Time now to explain how the magic damage formula works. As in my other reports, feel free to scroll past this part if the details don't interest you. Here is the formal explanation from Tseng's Algorthims Guide:

ATTACK TYPE (HEX: 06) (Magic Attacks, Light Staff, Staff of Judgement)
1) Aegis Shield Check (6.3.2)
2) Use Magic Damage Parameters (6.4.1):
Attack = Spell Attack + (0..(Spell Attack/8))
M = (Level*Magic Power)/256 + 4
Defense = Magic Defense
3) Apply Multitargetting modifiers to Attack (6.5.1).
4) Apply Target Status Effect modifiers to Defense and M (magical) (6.5.10).
5) Apply Magic Element Up modifier to Attack (6.5.14).
6) Apply Attack Element modifiers to Attack and Defense (6.5.16).
7) Damage = (Attack - Defense) * M. Max Damage = 9999.

Let's break this up into smaller parts so that it makes more sense. Note first of all that there is no hit/miss chance like with physical attacks; this is because magical attacks always successfully hit their target. (The one exception to this is equipping the Aegis Shield, which grants a 1/3 chance for magical attacks to miss. For all normal situations, ignore step #1 above.) The base damage number comes from the spell attack rating unique to each black magic spell; you never see this number in-game, but it can be found in some online guides. As I already mentioned, Fire/Ice/Bolt have a spell attack of 15; Fire/Ice/Bolt 2 have a spell attack of 50, and Fire/Ice/Bolt 3 have a spell attack of 185. Each one is slightly more than three times stronger than the previous. Flare tops out at a spell attack of 254, just for completeness' sake.

Now the other number that involves calculation is the multiplier (M), which is where the real damage is done. The formula for this is stated above in step #2: M = (Level*Magic Power)/256 + 4. Kind of a weird formula, but it works! Increasing the Magic Power stat is thus very important, as even a few extra points can increase the multiplier value significantly. (This is the magic equivalent of the punching damage formula that Solo used, which you may recall was Level*Strength/256.) Then the formula for magic damage is the one listed in step #7, (Attack - Magic Defense) * M. So, to use a current example, Black's multiplier would be M = (14*56)/256 + 4 = 3.06 + 4 = 7. It's important to keep in mind that FF5 uses integer math, and always rounds down (truncates) after all divisions. With a value for M, we can calcuate Black's damage against a foe with no Magic Defense: Damage = (Attack - Magic Defense) * M = (15-0) * 7 = 105. This was indeed consistent with what I observed in-game.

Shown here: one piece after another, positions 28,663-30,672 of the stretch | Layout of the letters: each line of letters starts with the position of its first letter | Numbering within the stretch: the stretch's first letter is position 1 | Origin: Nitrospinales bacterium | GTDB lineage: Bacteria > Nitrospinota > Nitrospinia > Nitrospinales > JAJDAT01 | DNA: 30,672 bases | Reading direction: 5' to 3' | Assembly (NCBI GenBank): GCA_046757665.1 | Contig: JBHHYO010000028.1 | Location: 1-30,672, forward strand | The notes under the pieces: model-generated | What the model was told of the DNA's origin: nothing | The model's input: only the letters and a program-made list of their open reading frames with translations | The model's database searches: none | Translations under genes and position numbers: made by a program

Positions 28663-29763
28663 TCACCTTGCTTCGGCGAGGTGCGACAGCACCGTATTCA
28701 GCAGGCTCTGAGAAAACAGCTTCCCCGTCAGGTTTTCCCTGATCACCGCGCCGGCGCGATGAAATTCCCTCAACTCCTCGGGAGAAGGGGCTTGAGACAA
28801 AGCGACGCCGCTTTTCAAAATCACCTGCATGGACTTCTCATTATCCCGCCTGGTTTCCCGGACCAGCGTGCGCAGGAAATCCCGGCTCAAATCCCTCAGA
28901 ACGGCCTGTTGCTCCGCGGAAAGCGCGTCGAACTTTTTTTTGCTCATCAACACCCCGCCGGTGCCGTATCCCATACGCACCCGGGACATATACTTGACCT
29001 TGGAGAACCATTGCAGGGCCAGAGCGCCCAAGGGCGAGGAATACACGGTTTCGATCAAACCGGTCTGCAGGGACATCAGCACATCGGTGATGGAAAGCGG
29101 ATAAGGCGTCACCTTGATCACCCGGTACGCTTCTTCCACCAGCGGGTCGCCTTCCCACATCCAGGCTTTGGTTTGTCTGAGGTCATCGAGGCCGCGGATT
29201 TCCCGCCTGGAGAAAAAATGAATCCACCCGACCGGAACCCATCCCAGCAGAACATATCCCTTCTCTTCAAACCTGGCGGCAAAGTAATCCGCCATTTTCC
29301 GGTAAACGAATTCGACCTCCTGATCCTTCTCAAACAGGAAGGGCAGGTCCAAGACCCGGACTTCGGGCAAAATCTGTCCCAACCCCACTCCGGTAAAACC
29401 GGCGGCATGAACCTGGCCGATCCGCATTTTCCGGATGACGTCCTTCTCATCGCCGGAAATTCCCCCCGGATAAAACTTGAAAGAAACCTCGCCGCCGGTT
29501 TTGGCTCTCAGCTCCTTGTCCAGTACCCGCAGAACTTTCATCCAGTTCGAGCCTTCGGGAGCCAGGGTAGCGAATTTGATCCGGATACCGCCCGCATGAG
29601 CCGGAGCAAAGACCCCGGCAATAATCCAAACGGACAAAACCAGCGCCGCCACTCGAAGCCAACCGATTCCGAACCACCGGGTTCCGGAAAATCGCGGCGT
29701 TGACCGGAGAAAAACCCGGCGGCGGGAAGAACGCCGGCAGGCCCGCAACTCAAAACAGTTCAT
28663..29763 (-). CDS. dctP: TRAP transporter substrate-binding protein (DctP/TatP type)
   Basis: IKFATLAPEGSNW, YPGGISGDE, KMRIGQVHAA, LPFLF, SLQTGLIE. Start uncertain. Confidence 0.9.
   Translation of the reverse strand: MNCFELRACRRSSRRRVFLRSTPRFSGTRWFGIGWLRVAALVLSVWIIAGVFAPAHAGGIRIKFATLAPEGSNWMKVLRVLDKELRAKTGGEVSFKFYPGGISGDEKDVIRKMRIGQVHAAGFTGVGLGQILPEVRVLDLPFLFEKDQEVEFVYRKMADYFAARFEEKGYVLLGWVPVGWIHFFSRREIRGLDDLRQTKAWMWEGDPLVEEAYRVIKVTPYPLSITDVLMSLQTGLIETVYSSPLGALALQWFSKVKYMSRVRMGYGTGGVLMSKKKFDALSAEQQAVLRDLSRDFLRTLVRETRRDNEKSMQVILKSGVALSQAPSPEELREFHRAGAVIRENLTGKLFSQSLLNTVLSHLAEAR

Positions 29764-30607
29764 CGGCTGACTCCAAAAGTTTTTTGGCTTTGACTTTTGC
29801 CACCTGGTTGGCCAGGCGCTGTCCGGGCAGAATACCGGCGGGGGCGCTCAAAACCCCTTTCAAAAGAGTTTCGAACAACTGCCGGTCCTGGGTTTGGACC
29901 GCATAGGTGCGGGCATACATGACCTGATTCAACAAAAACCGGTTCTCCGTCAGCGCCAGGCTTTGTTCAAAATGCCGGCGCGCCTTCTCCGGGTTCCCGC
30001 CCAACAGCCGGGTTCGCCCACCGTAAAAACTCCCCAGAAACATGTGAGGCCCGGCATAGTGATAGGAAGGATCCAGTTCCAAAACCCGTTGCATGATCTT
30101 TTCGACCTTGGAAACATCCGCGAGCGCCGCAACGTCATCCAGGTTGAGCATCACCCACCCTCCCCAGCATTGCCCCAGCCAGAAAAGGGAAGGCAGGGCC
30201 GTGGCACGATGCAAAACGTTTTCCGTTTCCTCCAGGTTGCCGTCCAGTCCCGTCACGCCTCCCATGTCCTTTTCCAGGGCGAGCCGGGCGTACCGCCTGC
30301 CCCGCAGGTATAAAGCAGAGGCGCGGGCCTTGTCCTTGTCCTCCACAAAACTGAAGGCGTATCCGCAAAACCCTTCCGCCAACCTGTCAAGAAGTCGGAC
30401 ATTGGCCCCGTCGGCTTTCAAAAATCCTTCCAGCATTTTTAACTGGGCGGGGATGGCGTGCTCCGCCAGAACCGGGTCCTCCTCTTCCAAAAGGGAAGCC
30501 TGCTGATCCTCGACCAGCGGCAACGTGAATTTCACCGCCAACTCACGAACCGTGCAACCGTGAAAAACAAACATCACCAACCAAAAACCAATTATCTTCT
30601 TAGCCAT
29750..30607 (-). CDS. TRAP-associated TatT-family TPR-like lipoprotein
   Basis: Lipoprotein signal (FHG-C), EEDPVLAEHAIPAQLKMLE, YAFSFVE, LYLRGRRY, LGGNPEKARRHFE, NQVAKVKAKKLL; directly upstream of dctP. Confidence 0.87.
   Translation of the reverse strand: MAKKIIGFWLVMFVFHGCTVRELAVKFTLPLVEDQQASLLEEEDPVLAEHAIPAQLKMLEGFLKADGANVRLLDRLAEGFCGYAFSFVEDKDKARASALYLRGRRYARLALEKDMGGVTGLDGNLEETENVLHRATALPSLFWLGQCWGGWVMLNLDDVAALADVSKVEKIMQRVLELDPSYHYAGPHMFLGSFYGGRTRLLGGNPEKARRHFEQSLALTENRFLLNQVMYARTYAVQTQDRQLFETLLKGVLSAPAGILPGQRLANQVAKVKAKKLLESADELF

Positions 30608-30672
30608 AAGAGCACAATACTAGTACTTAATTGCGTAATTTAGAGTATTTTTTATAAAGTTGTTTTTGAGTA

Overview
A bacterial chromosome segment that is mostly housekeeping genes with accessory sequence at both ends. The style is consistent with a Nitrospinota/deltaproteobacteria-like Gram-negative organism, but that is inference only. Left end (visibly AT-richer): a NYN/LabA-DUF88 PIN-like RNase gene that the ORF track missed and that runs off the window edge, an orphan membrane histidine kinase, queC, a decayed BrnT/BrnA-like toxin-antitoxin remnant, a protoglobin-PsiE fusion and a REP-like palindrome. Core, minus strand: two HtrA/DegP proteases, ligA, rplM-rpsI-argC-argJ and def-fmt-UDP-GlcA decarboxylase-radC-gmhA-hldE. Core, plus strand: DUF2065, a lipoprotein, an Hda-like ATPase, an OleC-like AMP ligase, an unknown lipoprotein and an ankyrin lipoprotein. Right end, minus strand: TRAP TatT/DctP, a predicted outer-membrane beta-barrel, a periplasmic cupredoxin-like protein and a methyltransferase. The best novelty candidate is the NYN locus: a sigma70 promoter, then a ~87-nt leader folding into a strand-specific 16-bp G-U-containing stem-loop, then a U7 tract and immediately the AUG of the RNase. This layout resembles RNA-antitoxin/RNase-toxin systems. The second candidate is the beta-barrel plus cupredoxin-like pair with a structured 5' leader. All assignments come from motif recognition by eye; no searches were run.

But wait! I need to explain the modifiers in steps #3-6, which are very important as well. Step #3 contains the multitarget modifier; remember, you can choose to target all enemies with spells instead of a single one. If doing so, Attack = (Attack/2). It doesn't matter how many targets there are, the spells will do the same damage against 9 foes as they do when targeting 2. This is handy information to know! Step #4 is pretty simple: a target with "Shell" status takes half magic damage (literally M/2 on the multiplier). Step #5 is an interesting one; there are certain items that give a "Magic Up" modifier when equipped. A good example is the Fire Rod, which gives a bonus to damage from Fire spells. The extra damage is 50%: Attack = Attack + Attack/2. Thus, just by equipping a Fire Rod, Black's base damage from Fire would go from 15 * 7 = 105 to 22 * 7 = 154! That's a big difference. Finally, step #6 is where the elemental strengths/weaknesses come in. Targets with elemental absorb are healed by their affiliated elements (e.g. don't cast Fire spells against Liquid Flame!), while those with elemental immunity take no damage. Those with elemental resistance take half damage, and (most importantly) those with elemental weakness take double damage and ignore magical defense! In other words, elemental weakness is just like taking a critical hit from each spell of the associated element. Keep in mind that all these modifiers are cumulative, so equipping a Flame Rod and casting Fire spells against a weak opponent would do 3x normal damage.